In supporting the goal of dismantling the federal department, Senator McDaniel is in good conservative company. Closing the Department of Education was in Ronald Reagan’s 1980 platform, a proposal he specifically called for in his 1982 State of the Union address. It remained a policy of the Republican Party until 2000 when establishment forces could finally assert themselves over the old Reaganites.
Killing a Bureaucratic Monster
Keeping more tax revenue in Mississippi, rather than send it to Washington to be sent back with strings, is not the only way to save money. The state and local governments would benefit greatly in reduced “cost of compliance” expenditures. As it stands now, the states are burdened with nightmarish regulations from the federal government, rules that take a lot of much-needed state funds to implement.
According to Lindsey Burke of the Heritage Foundation, many states are reportingthat as much as “40 percent of the paperwork burden they deal with is to comply with federal regulations. This is one of the reasons Texas didn’t apply for a federal Race to the Top grant. The governor and education commissioner said it would have only funded their schools for three days, but brought with it significant new compliance regulations.”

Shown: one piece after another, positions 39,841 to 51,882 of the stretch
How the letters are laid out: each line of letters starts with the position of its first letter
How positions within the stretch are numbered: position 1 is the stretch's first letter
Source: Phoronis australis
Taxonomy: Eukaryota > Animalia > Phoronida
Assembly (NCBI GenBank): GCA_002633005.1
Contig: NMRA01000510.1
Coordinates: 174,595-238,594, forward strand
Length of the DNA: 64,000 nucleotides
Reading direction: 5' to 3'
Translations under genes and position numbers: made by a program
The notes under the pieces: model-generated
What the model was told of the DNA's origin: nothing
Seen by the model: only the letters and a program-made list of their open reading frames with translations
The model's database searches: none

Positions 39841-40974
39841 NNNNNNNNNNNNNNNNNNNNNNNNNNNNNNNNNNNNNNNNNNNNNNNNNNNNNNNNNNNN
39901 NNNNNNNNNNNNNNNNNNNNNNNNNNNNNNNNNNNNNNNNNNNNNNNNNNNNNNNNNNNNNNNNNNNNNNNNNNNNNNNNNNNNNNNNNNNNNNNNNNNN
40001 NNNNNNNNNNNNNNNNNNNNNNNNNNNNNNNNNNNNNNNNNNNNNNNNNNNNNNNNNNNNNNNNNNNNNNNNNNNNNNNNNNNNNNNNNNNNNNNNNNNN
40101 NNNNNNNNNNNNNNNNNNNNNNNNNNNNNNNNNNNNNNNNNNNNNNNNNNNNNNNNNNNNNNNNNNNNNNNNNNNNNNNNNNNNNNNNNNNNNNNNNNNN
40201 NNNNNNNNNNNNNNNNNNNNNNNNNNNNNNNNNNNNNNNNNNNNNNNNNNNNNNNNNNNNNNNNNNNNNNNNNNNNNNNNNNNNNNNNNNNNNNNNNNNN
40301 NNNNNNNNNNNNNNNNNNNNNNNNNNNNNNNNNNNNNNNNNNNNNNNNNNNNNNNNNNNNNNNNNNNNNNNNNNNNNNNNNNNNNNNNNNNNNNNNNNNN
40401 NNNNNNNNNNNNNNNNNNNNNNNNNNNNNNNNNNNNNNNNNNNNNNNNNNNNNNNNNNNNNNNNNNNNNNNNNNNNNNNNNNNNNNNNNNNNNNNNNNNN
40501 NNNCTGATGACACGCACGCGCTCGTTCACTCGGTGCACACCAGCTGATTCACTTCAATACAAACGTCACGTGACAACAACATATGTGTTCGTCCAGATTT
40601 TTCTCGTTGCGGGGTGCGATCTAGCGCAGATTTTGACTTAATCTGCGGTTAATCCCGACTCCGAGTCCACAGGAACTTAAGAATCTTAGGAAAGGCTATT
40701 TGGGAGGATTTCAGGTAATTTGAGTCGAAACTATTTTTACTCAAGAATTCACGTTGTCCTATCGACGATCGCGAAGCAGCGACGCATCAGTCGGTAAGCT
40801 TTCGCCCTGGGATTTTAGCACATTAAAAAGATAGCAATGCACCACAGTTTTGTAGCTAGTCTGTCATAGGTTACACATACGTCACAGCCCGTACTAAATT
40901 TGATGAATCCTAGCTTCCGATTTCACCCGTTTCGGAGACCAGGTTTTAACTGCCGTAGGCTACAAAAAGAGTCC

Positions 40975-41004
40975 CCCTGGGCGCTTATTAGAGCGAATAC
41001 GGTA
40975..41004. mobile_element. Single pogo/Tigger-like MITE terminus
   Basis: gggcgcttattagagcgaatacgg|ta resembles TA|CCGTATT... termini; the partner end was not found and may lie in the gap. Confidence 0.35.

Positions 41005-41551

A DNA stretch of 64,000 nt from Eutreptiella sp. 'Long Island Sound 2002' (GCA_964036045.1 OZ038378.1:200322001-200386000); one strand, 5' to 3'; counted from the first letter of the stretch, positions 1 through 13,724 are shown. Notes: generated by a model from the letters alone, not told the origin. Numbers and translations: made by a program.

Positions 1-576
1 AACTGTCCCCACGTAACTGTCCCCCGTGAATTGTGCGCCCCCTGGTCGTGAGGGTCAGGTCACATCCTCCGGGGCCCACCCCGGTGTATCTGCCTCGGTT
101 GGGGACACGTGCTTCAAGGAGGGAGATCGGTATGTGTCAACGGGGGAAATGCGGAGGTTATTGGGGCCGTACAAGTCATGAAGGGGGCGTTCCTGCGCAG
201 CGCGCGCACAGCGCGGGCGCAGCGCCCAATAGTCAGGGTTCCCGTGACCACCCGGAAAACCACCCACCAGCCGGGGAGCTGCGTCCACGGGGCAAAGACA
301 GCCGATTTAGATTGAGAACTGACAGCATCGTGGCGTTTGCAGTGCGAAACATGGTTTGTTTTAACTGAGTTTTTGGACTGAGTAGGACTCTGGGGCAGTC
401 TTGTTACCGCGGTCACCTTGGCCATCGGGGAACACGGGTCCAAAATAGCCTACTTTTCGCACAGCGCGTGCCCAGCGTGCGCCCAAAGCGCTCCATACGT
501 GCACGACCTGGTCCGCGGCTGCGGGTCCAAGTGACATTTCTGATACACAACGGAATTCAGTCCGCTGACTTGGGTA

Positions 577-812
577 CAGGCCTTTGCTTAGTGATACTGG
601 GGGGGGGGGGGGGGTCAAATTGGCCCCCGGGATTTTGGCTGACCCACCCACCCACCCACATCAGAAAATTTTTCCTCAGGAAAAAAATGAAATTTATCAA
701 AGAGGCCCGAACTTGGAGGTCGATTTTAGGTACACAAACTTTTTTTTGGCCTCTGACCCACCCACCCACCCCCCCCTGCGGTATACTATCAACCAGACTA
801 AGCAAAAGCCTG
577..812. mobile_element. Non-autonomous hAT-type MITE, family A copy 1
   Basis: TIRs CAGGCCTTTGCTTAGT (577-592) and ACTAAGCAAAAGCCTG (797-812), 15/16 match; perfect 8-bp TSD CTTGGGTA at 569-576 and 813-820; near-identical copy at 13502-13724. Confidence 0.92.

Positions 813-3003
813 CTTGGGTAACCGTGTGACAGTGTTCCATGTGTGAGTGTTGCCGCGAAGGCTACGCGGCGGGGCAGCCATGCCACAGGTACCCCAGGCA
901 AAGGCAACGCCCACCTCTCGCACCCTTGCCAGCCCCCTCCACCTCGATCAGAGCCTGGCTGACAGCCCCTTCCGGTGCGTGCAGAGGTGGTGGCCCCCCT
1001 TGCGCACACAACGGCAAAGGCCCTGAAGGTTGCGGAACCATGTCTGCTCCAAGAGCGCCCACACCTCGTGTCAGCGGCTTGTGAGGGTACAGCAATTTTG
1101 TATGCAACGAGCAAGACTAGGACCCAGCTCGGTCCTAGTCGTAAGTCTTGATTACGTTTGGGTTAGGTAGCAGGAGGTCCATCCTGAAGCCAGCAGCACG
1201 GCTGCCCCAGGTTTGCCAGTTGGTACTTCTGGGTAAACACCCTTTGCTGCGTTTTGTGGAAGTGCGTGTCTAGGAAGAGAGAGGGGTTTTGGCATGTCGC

In Louisiana, state superintendent John White has said publicly that federal funds account for just 10 percent of the state’s education budget but more than half of Louisiana Department of Education staff spent all their time complying with federal mandates.